Steve Moore, the other half of Zombi, started the evening with 30 minutes of pulsing mood music played on vintage wood-paneled synths. Sounding like nothing less than the soundtrack to a long lost Dario Argento film, it was equal parts pretty and haunting, but not something you really need to experience live to enjoy to the fullest.

Jukebox Zeros : City of Bother and Loathe

Initially Published Here

Philly’s own Jukebox Zeros play a decidedly unfashionable brand of rock’n’roll, circa 2010. I’m talking about a lineage that can be traced back to Chuck Berry, who begat the Rolling Stones, who begat the New York Dolls, who begat the Replacements and so on and so on. There’s precious little irony in their tunes, or anything whimsical or child-like. It’s all pounding drums and screaming guitars, simple progressions and simpler sentiments. But what they lack in originality they make up for in enthusiasm and conviction.

Their new EP, City of Bother and Loathe, comes hot on the heels of last year’s Rock’n’Roll Ronin CD. Vinyl only this time out (with a download card, natch), the new record delivers 3 new tunes and a Testors cover in just a little over 11 minutes. Despite all the aggression in these grooves the sound is surprisingly concise and uncluttered. The sonic palette doesn’t vary much from song to song so you take the little touches as they come; the piercing one-note piano solo on the title track, the tempo shifts on “Cop Shop,” the poppier-than-usual chorus on “Secret Streets.” Their take on the Testors’ “Let’s Get Zooed Out” is a little too reverential, but I suppose there isn’t a heck of a lot you can do with one minute and 40 seconds worth of grimy gutter punk except hold on tight and hope it doesn’t derail. And derail it doesn’t. Cuz despite the lip service paid to all things sloppy and loose, the thing I like the most about Jukebox Zeros is their tight attack and streamlined sound. This is punk rock played with a respect for pop sensibilities and an explosiveness that never quite falls into chaos. (Rankoutsider Records).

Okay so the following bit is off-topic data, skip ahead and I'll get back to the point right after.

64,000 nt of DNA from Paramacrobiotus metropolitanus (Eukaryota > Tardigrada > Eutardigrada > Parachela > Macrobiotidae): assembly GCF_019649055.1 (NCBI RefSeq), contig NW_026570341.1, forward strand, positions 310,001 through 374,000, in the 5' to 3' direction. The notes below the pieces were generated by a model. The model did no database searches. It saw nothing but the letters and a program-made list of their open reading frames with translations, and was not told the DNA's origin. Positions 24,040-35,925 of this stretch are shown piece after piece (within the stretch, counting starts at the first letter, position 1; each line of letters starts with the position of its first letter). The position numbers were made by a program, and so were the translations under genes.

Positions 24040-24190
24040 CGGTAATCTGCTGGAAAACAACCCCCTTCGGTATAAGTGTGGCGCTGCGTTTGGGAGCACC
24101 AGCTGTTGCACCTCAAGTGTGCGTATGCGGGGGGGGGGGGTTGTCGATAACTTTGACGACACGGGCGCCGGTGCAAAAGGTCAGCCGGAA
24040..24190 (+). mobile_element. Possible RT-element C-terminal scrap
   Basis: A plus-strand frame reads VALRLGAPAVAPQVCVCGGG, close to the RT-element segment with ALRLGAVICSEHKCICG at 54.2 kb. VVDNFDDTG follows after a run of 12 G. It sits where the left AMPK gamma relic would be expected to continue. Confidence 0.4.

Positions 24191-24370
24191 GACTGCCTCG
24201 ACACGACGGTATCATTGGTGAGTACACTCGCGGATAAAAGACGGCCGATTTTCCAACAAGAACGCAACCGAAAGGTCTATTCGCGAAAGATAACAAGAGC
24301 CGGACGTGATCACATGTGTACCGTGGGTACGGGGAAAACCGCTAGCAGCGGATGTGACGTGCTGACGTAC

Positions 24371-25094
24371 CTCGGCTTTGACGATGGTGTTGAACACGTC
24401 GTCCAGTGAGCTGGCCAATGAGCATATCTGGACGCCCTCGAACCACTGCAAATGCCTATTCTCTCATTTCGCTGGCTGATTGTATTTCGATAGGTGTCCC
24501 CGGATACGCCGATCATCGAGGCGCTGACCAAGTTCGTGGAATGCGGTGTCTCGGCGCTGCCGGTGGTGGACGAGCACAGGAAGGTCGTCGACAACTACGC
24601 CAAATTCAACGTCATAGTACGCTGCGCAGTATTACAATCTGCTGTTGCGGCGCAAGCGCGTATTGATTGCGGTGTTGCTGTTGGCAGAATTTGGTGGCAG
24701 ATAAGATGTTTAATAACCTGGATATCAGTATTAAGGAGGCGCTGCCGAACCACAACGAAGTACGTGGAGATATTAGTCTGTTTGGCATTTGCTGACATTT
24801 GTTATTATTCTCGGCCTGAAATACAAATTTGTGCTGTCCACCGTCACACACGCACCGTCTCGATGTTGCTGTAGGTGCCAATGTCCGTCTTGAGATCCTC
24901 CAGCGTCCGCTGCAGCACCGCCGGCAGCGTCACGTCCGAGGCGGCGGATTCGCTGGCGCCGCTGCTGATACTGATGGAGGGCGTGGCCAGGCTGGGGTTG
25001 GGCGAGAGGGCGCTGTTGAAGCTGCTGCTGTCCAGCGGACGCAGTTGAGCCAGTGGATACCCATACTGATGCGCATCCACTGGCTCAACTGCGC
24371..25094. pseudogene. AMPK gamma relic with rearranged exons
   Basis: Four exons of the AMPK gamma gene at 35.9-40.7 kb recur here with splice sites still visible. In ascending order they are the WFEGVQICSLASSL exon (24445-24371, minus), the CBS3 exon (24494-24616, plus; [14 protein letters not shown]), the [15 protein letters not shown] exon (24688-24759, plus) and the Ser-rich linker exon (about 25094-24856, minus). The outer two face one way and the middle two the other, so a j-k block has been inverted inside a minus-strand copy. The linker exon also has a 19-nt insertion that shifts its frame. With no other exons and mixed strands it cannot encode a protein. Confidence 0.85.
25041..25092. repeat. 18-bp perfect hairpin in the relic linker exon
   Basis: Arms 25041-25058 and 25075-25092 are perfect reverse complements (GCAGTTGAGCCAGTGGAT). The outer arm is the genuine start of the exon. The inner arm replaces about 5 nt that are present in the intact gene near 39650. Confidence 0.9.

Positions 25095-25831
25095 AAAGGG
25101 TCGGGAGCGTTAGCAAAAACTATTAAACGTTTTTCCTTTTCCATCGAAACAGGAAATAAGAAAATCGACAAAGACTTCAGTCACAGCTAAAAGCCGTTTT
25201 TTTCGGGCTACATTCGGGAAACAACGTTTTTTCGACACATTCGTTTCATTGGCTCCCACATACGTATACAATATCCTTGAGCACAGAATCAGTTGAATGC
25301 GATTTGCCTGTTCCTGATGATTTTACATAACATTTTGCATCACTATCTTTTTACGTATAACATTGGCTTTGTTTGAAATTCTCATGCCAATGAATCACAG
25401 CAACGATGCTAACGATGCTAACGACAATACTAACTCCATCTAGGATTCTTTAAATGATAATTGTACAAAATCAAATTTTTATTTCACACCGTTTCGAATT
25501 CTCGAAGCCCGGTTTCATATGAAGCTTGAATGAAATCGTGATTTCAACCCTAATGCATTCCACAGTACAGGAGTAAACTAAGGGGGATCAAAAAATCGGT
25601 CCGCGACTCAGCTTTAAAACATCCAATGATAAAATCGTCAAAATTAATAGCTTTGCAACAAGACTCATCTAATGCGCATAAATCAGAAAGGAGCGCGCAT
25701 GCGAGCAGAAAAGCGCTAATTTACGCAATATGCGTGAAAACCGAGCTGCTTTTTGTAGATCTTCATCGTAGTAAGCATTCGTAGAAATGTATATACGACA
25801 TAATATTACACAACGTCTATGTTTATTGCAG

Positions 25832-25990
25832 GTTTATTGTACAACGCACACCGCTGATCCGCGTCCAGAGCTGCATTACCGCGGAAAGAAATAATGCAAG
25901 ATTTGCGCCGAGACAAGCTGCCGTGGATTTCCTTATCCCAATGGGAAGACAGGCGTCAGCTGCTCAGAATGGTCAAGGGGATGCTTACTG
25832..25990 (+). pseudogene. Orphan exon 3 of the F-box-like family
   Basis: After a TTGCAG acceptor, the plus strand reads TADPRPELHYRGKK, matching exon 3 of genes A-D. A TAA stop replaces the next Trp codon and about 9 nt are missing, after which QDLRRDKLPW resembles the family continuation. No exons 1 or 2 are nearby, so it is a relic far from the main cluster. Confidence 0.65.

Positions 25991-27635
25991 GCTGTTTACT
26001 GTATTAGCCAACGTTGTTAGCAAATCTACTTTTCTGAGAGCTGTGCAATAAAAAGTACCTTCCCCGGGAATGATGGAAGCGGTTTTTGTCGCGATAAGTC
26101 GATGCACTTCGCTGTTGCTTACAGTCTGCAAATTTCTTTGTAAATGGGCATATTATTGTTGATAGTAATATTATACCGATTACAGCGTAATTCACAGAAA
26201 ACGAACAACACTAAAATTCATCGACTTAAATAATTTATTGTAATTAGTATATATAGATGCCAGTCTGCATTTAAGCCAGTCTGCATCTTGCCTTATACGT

Friday, November 12, 2010


Initially Published Here